If you’re a fitness enthusiast, you’ve probably glimpsed the phrase “fat burning zone” while sweating your way through a treadmill session. This phrase, as well as other program buttons feature prominently on the dashboard of most cardio machines, and commonly evokes feelings of doom and despair among fitness enthusiasts.
What this program does is simple; it helps you attain the ideal heart rate to burn the most fat. In essence, it gets you into the fat burning zone. Studies have shown that maintaining your run at this particular heart rate helps you burn more fat than any other rates, thus shortening the time you need to get lean and ripped.
How Does It Work?
The fat burning zone works by a simple yet elegant principle. Scientists have find that there’s a range if heart rate intensity during which your body burns the most fat. This magical bpm has been calculated to lie between 60 to 70 percent of your maximum heart rate.
It is important to differentiate this fat burning zone from your cardio zone. The fat burning zone is a lower-level cardio state that enables your body burn fat for energy, while the cardio zone is the state that burns glycogen for instant energy. In essence, when you’re carrying out high intensity exercises, your body sources its energy from its glycogen stores while lower intensity exercises burn fat to create energy.
Find Your Zone
Now, we’re about to drop some pretty intelligent stuff so it may be necessary to put on your smart hat. We all know that each person is unique and special in their own way, apparently uniqueness also extends to your ideal zones as the equation below will prove.
The formula is:
220 – (your age) x 0.6 or 0.8.
You can multiply by 0.6 to get the lower value of the ideal bpm you need to burn the most fat, while multiplying by 0.8 will give you the higher value of the ideal bpm. This works on the basis that these values will correlate to a 75 percent VO2 maximum which produces the highest fat oxidation rate. Bear in mind that the formula above can also be used to calculate your maximum heart rate (by subtracting your age from 220) as well as your fat burning zone (60 to 70 percent range of your MHR) as well as your cardio zone (in the 71-85 percent range).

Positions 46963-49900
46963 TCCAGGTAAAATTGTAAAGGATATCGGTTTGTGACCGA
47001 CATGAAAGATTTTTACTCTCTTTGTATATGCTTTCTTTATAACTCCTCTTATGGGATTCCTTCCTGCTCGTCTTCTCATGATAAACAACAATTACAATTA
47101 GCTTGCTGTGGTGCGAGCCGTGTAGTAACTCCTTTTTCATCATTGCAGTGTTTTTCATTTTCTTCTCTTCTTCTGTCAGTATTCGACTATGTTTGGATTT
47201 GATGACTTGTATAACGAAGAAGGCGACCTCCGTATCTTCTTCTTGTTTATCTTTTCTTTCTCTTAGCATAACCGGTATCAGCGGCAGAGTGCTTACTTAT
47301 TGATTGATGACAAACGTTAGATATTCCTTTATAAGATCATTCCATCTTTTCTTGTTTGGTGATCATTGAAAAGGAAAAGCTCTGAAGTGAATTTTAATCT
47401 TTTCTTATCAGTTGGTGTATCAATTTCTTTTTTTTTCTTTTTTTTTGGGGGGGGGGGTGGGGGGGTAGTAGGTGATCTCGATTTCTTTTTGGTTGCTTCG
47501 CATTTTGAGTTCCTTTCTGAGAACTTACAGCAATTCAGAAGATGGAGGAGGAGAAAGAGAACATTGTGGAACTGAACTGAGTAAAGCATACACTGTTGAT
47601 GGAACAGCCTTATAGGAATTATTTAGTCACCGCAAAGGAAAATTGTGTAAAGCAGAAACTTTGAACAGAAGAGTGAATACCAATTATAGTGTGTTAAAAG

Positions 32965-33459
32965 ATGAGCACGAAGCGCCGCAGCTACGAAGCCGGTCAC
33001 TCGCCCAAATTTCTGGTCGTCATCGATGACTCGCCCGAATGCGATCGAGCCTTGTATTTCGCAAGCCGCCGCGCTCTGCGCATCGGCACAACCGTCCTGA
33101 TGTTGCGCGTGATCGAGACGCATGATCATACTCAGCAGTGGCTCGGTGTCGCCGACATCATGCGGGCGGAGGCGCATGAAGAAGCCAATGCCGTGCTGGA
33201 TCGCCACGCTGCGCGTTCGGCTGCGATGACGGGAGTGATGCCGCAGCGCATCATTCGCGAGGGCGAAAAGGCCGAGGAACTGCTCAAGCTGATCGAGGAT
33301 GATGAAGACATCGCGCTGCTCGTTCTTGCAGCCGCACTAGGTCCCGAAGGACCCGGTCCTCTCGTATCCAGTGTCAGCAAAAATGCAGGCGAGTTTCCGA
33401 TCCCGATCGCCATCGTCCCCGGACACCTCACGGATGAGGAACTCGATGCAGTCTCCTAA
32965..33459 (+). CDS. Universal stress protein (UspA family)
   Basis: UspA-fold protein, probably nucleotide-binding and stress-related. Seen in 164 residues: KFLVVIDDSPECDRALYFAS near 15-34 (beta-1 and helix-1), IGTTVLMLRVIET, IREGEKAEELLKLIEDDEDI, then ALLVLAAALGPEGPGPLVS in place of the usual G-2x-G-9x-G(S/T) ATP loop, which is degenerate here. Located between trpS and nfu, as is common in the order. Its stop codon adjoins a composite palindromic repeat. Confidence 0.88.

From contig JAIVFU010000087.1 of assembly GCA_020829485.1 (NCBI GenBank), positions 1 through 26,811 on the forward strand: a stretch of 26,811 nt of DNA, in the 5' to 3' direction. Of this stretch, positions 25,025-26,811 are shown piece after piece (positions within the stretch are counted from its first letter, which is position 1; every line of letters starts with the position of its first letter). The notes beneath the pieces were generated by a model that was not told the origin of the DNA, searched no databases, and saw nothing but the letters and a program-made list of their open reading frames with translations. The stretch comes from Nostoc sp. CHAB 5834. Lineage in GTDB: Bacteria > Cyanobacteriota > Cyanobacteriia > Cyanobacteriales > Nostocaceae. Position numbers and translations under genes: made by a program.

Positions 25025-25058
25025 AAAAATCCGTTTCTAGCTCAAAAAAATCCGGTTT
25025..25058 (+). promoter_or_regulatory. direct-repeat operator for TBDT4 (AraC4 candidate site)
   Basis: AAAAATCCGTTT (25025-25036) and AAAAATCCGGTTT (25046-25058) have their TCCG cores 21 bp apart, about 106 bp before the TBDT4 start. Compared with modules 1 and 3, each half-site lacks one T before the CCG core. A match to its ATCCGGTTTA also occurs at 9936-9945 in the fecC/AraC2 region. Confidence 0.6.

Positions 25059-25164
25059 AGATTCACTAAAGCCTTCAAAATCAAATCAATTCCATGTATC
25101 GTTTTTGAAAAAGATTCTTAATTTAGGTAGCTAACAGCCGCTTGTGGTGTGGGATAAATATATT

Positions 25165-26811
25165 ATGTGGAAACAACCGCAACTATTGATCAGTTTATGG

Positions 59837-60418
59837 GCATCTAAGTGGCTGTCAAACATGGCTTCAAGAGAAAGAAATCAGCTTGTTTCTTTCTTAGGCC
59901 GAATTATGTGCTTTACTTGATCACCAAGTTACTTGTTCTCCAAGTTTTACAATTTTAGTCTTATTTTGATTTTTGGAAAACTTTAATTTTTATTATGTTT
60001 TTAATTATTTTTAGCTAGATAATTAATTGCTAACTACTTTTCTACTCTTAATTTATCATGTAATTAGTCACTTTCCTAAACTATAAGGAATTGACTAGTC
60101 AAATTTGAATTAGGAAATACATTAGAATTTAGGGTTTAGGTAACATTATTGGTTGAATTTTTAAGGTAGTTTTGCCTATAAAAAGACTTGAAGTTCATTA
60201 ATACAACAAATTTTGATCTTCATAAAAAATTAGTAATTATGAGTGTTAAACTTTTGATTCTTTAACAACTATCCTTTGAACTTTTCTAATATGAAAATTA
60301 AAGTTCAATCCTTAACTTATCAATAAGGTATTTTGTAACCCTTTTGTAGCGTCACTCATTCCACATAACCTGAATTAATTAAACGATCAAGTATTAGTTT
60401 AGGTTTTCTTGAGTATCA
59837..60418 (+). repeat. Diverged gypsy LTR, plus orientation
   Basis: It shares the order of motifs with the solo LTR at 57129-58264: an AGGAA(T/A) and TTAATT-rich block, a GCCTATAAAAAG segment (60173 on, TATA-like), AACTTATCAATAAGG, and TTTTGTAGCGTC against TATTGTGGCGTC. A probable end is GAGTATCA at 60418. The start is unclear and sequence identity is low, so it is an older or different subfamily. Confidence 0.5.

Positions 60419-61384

Does it matter?
Well, if it didn’t we wouldn’t have spent so much time talking about it, would we? The thing about the more intricate workout exercises and theories is that they aren’t really made for novices trying to drop a couple of pounds. Caring about your maximum bpm and your fst burning zone is mostly applicable if you’re either a high level athlete or extremely into fitness.
For the more casual fitness enthusiast, it is probably better to focus more on caloric intake and output rather than keeping careful track of the exact bpm you work out at. If you’re new to fitness, or just want to lose weight, then focus on high intensity interval training and watching your caloric intake rather than spending your time and money tracking your bpm for minute changes.
- Yes, there’s an ideal zone where your body is primed to burn more fat than glycogen. But this zone is ultimately of very little benefit of you aren’t a professional athlete or an experienced fitness trainer.
- You can calculate your maximum heart rate, and extrapolate the exact bpm where your body is primed to burn the most fat while preserving cardiac function, but again, not so neccessary if you’re a novice.
- The best exercises to include in your workout are a mixture of high intensity and moderate workout routines, supplemented by strength training exercises. This will help you achieve your fitness goals while avoiding burnout.